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CSU incubates future corporations, breakthroughs

7:02 AM, Jul 7, 2010   |    comments
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"You can start out with a great idea, but there is so much that lies between that and having it be really commercialized," Reardon, a chemical engineering professor at Colorado State University, said.

That is why CSU Ventures was born. Scientists or researchers with "great ideas" are now being paired with business development experts to keep them from getting stuck in the lab.

"I could've ended up in the same place myself," Reardon said. "We had worked on this idea for a while. It seemed like we had something interesting, but frankly, my expertise is in developing the technology and not in really knowing what to do after that."

Reardon launched OptiEnz Sensors. It is a device which uses enzymes and fiber-optic cables to detect contaminants in ground water by measuring the change in light given off by certain chemical reactions.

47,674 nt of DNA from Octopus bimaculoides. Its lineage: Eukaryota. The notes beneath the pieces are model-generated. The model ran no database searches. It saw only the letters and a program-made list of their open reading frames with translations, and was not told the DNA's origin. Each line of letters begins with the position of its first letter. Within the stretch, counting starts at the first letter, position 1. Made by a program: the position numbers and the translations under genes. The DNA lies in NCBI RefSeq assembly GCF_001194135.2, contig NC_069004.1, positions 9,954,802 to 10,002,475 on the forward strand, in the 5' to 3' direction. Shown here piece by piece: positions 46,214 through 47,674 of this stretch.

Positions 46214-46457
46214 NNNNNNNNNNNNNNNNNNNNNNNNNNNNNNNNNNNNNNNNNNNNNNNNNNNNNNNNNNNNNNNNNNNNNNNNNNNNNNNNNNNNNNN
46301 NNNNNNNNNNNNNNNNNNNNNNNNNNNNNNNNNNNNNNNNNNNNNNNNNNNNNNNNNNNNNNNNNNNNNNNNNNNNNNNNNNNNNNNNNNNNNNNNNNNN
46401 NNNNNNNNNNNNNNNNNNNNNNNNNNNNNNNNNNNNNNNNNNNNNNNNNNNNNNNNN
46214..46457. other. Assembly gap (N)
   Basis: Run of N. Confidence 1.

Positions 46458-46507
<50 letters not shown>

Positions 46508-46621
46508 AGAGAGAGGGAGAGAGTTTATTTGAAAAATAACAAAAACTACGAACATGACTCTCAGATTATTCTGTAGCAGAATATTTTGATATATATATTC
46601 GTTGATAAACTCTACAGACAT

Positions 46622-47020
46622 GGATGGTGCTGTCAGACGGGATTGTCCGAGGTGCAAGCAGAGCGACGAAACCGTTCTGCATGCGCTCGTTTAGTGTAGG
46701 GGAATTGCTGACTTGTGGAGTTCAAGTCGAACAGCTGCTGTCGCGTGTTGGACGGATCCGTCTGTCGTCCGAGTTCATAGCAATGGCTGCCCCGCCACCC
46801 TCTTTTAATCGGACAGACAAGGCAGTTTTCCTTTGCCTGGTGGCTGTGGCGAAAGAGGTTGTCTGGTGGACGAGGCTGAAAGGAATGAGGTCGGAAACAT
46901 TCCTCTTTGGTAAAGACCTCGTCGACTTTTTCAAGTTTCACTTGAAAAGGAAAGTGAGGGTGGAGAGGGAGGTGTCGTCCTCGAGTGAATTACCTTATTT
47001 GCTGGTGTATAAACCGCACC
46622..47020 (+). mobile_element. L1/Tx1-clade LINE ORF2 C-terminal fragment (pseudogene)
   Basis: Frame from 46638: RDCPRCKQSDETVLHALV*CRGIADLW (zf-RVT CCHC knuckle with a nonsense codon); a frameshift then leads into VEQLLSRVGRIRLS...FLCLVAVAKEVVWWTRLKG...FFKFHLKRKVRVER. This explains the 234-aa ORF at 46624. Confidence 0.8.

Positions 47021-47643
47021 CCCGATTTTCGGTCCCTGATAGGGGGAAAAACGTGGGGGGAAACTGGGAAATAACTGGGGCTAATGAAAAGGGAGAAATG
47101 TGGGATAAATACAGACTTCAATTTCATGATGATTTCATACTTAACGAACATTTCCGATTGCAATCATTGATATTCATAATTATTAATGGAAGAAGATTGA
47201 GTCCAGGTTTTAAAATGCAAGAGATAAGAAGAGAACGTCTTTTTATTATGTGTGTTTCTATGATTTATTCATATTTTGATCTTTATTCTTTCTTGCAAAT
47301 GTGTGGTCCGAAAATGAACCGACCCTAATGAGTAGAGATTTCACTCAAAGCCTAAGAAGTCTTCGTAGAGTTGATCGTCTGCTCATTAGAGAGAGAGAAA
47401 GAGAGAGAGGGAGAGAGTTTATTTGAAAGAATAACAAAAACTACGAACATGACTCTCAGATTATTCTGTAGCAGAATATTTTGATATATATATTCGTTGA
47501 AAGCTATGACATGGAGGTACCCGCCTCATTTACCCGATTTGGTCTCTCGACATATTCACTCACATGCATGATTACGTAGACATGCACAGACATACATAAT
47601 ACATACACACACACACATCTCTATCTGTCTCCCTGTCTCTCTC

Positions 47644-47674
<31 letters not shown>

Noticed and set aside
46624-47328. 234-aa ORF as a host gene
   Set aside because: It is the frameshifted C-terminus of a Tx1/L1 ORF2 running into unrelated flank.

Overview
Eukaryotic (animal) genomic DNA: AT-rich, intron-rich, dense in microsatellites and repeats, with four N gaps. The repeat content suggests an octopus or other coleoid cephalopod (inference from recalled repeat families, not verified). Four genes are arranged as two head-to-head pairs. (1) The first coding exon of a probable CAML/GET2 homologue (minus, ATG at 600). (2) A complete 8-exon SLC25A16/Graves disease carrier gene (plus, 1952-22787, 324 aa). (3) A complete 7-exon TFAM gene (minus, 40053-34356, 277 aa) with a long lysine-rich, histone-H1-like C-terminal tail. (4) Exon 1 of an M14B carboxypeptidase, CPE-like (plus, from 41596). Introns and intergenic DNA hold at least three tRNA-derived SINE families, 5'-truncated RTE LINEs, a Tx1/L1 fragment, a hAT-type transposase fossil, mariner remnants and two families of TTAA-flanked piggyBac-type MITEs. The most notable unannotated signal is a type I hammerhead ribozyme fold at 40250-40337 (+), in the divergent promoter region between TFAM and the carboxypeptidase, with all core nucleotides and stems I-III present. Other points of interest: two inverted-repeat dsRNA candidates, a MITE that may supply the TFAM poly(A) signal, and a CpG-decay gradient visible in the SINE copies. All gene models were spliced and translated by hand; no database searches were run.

Tim Reeser is an entrepreneur who has been successful in launching several companies on his own. Now he works with CSU Ventures to get ideas like Reardon's off the ground.

"In general, the skill sets required to be a deep level scientists are different than the skill sets required to take a company to a commercial entity and have success with it," Reeser said.

Among his successes is Abound Solar. The Longmont-based company manufactures a unique kind of solar panel. It started out as a project another CSU professor. Saturday, President Barack Obama announced a $400 million federal loan guarantee so Abound Solar can expand.

Reeser says Abound is a prime example of what can happen when great ideas within CSU are handled properly.

"We're very excited and proud of what happened and it also sets the stage that we can do this again," Reeser said. "That's really our goal is to do a lot more of them and to do them a lot faster."

Reeser says CSU Ventures is working with six start-up companies right now. In addition to OptiEnz Sensors, the university is developing products in the fields of cancer research and controlling infectious disease.

"How do we remove the obstacles? How do we make it easier to move these out and make global impact?" Reeser said.

Reardon hopes one day his company can be as successful as Abound Solar. He predicts within a year, his product will be ready for commercial distribution with the help of CSU.

"I've been here for 20 years and this is really a new phase for the university," Reardon said.

(KUSA-TV © 2010 Multimedia Holdings Corporation)

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